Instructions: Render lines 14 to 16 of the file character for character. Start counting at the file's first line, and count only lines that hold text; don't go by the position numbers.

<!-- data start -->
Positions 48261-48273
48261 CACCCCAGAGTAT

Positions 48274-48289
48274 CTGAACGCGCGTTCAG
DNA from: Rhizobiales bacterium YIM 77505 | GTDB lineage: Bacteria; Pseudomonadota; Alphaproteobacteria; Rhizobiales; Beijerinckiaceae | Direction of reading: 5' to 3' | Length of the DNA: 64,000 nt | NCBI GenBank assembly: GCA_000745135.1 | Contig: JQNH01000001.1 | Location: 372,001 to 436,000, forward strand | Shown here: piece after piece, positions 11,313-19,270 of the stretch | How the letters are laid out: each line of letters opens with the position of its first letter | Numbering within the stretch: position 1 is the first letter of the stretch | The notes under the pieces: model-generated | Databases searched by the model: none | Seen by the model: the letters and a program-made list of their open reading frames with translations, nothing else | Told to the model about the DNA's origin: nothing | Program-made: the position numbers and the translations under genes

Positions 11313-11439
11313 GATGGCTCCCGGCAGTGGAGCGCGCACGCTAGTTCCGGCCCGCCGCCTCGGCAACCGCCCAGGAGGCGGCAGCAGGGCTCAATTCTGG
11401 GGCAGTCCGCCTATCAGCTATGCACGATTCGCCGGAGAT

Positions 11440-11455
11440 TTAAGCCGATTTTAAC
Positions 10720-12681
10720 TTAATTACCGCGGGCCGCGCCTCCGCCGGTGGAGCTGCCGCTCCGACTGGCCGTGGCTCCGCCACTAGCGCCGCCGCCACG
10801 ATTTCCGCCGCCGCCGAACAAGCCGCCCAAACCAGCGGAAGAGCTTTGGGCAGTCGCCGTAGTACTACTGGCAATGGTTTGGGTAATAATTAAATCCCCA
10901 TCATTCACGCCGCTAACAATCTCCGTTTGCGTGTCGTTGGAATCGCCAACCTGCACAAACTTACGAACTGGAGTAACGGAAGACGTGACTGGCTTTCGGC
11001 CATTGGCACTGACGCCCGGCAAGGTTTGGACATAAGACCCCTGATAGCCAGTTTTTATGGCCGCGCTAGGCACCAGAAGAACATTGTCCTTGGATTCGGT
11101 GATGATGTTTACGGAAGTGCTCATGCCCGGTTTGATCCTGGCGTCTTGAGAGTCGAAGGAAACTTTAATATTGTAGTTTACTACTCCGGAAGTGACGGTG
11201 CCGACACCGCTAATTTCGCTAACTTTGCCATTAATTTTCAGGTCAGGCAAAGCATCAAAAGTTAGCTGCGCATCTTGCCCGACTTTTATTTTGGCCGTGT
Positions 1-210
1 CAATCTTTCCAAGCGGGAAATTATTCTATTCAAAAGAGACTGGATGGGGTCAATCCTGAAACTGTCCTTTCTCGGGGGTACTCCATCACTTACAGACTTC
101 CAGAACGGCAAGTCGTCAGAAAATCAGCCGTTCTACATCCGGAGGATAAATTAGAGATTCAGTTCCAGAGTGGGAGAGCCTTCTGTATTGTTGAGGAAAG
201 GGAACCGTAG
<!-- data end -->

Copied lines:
10901 TCATTCACGCCGCTAACAATCTCCGTTTGCGTGTCGTTGGAATCGCCAACCTGCACAAACTTACGAACTGGAGTAACGGAAGACGTGACTGGCTTTCGGC
11001 CATTGGCACTGACGCCCGGCAAGGTTTGGACATAAGACCCCTGATAGCCAGTTTTTATGGCCGCGCTAGGCACCAGAAGAACATTGTCCTTGGATTCGGT
11101 GATGATGTTTACGGAAGTGCTCATGCCCGGTTTGATCCTGGCGTCTTGAGAGTCGAAGGAAACTTTAATATTGTAGTTTACTACTCCGGAAGTGACGGTG